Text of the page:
Cavatelli are a traditional Southern Italian pasta shape typical to the regions of Molise and Puglia. Pasta fatta in casa, or homemade pasta, is simply prepared with farina di semola rimacinata - twice milled durum wheat, best known in the US as semolina flour, water and a little salt. Each tiny morsel of pure goodness is quickly shaped by hand. Not only are cavatelli a perfect white canvas then prepared and tossed with a great variety of delicious sauces, but they are also a magical unifying tradition for any family to adopt. Old and young are welcome to sit around the kitchen table and learn the traditions of the past from grandparents and aunts. Conversations and listening skills are fostered as each person is immersed in this old skill that we don't want to lose.
As we are asked to be confined to our home during this unprecedented worldwide pandemic, and having time to gather around the kitchen table, let's make the most of it as we get to create something delicious while being together. It is definitely a gift worth taking advantage of.
Fork for mixing
Trey to set cavatelli on
250 grams Farina di Semola Rimacinata Molino Denti - In the USA Durum Wheat Semolina Flour
125 grams warm water
1/8 teaspoon salt
A drizzle of extra virgin olive oil
Place the semolina flour on a clean work surface and add salt, mixing everything together.
Place hand in the center of the mound and create a well.
Begin to add part of the lukewarm water and a drizzle of olive oil in the center of the well. Doing this will keep the water from spilling out.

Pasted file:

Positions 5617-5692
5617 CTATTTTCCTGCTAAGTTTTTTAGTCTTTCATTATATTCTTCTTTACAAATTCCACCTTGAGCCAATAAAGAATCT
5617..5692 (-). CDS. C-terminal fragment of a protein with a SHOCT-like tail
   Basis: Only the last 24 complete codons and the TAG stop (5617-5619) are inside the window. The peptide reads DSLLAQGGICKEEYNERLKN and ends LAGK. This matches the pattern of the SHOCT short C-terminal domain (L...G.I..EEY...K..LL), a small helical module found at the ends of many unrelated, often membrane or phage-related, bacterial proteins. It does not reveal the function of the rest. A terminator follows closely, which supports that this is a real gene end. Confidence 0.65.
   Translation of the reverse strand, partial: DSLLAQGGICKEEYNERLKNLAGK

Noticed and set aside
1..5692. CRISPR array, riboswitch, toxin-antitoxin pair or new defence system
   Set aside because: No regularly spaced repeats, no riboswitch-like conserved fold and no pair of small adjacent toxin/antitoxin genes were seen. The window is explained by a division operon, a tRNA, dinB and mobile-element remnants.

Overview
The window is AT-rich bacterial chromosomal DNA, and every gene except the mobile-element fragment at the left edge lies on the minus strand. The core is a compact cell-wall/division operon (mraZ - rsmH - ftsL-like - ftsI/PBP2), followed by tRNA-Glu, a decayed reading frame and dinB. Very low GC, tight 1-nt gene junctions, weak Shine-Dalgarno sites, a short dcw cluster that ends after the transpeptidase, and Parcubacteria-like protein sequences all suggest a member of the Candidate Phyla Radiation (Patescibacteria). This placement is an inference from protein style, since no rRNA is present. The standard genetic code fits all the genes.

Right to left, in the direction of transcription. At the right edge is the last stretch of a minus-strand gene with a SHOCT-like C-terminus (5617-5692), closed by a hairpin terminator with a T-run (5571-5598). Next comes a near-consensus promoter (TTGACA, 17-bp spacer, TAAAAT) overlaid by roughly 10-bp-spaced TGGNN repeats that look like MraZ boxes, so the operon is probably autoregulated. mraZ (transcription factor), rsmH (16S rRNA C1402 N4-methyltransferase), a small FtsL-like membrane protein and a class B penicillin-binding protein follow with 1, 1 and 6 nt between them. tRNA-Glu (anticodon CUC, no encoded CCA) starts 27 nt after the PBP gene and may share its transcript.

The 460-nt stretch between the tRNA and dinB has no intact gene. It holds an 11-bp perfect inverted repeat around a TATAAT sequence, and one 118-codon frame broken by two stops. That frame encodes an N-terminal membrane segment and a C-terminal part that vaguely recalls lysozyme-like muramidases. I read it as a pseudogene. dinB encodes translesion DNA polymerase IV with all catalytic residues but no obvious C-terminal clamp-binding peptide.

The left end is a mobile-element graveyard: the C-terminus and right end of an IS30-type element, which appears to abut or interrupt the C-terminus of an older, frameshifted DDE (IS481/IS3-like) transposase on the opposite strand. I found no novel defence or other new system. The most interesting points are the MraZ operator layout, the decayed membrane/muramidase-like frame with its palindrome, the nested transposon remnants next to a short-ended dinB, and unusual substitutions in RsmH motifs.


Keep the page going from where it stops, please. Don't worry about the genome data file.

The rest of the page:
With a fork or simply with one hand, mix the flour and water together.
Bring the dough back together forming a new well, and continue adding water, slowly incorporating in all the flour.
Once all the water has been well incorporated begin kneading the dough with both hands as shown in the video.
Work the dough for 8 - 10 minutes until nice and smooth. Initially the dough may seem a bit dry, but continue kneading as it will come together.
Cover the formed pasta dough with plastic wrap, and allow it to rest for at least 30 minutes at room temperature.
After it has rested, cut a small portion of dough and roll it out into a long cylinder, about 1 centimeter thick (1/2 an inch).
Cut small penny sized portions from the rope like cylinder.
With the help of a smooth, thin butter knife, press down on the outer edge of the dough, the one furthest away from you, and drag the knife over the small piece of dough toward you. Make sure the knife is at a 45° angle. The dough will curl around the knife as you press and drag. One of the most fun and satisfying parts of making cavatelli, is to flick them away from you when they are shaped, while at the same time repeating the same process with a new piece of dough.
Place the cavatelli on a semolina floured tray. They can be immediately boiled in salted water, or dried for later use. Enjoy!